Saturday, January 7, 2012

Jason's Year End Book Review 2011

2011 Book Review

If you follow our blog, you will know that I really don't like to make resolutions.  But every year I have a goal of trying to read at least 5 books.  In 2010 I accomplished this feat, however, this past year (2011) I came up just shy of 5 total by completing 4 and a half.  Halfway through the 5th book isn't too bad considering I'm trying to balance this reading with graduate school reading and other adult responsibilities.  So here you go.  The 5 books a read and would recommend to you to read this year!

Generous Justice:  This book was written by one of my favorite authors, Tim Keller.  He has such a thoughtful way of writing and tackling secular issues logically and eloquently.  This book aims to deal with the common thought in secular society that the Bible is one of the great hinderances to doing justice and that the Bible is filled with regressive views.  But in this book, Tim argues against these preconceived beliefs and presents the Bible as the fundamental source of promoting justice and compassion towards those in need.  He explores a life of justice empowered by an experience of grace. This book will give you a new and fresh understanding of modern justice and human rights.  I highly recommend this book if you are searching to answer questions about justice and the world around us.

Hudson Taylor, Autobiography:  This was recommended to me by a friend and it didn't disappoint.  It is the thoughts and journals of a dedicated man of God to taking the Gospel to the Chinese at all costs to himself in the 1850-60's.  In it, he records amazing stories of God's provision and work as well as life changing experiences in a foreign country.  This book is also applicable if you want to see the attitude of a Godly healthcare practitioner because he was a doctor.  A powerful and inspirational book that I would recommend.  There are many nuggets of provoking thought and challenging questions but I'll leave you with a powerful one.  Having come back to England from China to rest and get over some severe sickness, Taylor makes this observation at his church.  "On Sunday, June 25, 1865, unable to bear the site of a congregation of a thousand or more Christian people rejoicing in their own security, while million were perishing for lack of knowledge, I wandered out on the sands alone, in great spiritual agony..."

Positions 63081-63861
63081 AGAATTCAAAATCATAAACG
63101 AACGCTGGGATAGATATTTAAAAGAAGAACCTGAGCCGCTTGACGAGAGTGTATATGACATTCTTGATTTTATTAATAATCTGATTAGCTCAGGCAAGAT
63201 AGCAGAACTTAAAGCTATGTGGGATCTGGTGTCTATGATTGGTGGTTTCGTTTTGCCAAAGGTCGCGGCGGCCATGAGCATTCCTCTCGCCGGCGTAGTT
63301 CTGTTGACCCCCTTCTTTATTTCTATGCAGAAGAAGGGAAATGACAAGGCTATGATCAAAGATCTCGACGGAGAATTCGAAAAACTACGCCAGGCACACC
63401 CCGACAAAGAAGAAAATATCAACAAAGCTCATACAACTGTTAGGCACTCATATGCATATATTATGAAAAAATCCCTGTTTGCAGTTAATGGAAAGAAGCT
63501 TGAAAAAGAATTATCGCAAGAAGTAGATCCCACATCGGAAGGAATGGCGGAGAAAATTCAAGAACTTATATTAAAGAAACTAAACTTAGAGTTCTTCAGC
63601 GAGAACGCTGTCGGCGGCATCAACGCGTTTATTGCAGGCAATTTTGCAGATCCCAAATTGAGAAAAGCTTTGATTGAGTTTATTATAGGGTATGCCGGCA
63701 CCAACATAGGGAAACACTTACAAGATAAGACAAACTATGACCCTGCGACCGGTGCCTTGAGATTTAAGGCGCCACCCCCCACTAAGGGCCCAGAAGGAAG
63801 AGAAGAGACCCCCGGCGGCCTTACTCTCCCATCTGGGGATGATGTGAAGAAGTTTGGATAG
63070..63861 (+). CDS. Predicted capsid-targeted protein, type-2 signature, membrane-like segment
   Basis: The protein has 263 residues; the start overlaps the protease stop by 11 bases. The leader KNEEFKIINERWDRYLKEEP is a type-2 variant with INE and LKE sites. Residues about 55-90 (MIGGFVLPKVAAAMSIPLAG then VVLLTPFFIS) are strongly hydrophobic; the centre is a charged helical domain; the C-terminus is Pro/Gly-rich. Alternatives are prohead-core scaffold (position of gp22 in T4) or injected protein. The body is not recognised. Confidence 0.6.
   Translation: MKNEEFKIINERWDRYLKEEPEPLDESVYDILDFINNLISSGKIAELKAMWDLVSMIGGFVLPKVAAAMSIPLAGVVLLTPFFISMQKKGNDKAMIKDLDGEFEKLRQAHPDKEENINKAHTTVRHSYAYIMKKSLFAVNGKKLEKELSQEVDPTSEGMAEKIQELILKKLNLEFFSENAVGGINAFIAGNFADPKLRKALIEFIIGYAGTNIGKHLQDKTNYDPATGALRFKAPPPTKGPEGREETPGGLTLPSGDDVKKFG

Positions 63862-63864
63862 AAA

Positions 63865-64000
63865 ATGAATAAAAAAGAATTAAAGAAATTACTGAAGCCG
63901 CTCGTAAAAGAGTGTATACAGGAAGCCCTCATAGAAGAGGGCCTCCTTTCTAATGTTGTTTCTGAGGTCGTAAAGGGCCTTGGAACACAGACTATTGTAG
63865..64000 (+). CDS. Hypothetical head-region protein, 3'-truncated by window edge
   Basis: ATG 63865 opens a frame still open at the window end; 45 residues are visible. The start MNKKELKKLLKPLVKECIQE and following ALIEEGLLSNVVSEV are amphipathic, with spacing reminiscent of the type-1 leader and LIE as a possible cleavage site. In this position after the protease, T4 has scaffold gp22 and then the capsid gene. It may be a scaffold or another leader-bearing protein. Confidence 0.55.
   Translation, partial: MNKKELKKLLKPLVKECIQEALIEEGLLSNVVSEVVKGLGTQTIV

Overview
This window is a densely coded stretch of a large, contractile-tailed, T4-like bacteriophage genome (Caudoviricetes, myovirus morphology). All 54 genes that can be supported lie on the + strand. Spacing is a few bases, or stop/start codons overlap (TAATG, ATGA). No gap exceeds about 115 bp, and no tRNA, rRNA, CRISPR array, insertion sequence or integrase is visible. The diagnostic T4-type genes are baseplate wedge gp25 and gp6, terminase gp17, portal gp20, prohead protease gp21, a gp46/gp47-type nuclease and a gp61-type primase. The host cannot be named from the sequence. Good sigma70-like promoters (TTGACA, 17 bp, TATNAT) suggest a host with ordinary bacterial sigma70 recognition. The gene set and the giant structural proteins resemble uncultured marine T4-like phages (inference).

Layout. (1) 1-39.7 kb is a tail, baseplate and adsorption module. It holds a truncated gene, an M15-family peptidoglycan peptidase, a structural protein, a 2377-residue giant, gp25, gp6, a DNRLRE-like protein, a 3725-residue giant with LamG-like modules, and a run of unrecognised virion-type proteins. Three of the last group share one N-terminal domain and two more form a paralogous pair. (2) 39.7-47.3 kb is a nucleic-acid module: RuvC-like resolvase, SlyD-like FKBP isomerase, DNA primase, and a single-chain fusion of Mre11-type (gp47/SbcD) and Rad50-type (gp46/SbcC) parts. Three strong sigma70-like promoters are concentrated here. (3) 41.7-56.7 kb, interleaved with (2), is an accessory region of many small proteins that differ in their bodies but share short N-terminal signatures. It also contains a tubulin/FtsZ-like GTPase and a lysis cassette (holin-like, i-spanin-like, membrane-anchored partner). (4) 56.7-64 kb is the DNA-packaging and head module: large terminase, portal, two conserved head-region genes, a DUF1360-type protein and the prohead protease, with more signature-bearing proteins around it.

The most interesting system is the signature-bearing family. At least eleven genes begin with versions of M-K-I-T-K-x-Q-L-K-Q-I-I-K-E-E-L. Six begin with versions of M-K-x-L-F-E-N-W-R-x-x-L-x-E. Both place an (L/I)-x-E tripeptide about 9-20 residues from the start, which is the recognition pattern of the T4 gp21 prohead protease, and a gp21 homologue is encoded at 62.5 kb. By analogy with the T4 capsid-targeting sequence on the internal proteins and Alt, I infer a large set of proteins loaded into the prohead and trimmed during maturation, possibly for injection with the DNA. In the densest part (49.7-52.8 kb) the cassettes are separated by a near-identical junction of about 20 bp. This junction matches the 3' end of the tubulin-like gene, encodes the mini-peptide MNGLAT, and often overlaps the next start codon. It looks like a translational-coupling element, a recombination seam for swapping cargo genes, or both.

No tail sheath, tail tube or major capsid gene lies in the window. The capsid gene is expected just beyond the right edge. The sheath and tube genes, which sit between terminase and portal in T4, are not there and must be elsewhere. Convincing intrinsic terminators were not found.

The Seeds of Turmoil:  This is an excellent book written by Bryant Wright.  In this book he describes the current unrest and chaos in the Middle East in light of Old Testament history and prophecy.  This was a fantastic book if you want to understand Old Testament history and the what is happening in the world around us today.  And, as always, Bryant eloquently makes bold arguments and staunch lines while compassionately presenting Jesus and the Gospel.  I think this is a must read of you want to gain practical insight into Old Testament history, the nation of Israel, the Gospel, and the world around us.

Preach and Heal:  This book was written by Charles Fielding and was given to me be one of our pastors at our church.  This book deals more with strategy for plans for carrying medical missions in unreached people groups.  The author is quick to emphasize that the number one priority of medical missions is to make disciples and then establish a local church to disciple new believers and have the locals outreach.  He makes it clear that the medical aspect is solely used to gain access to difficult communities but that really medical missionaries are disciple makers and church planters first.  So he describes many different approaches as well as medical strategies for all healthcare practitioners to use.  I was especially captivated by his thoughts on rehabilitation and missions.  I think this is a must read if you are considering medical mission abroad.  Oh, and there are also cool stories of miraculous healing's!

Bonhoeffer - Pastor, Martyr, Prophet, Spy:  This is the book that I didn't finish before the end of the year.  But I am halfway done.  It's quite extensive at over 500 pages so now you might see why I'm only halfway!  Anyway, this biography was written by Eric Metaxas, who is a brilliant writer.  The book is excellent so far and Metaxas meticulously explores every facet and detail of this incredible mans life.  A brilliant German theologian, Bonhoeffer was at the forefront of preserving the truth of the Gospel and the german pastorate that was being attacked and changed through political pressure and indoctrination to meet the needs of the powerful leader of the third Reich, Hitler.  A truly inspiring man and I am excited to finish this up in the next few weeks.  Last year I read is book Cost of Discipleship, and now knowing more about his life and the risks and costs he took to preserve truth and defend justice, his other writings have more profound impact.  If you want a lengthly, in depth biography, this is your book.

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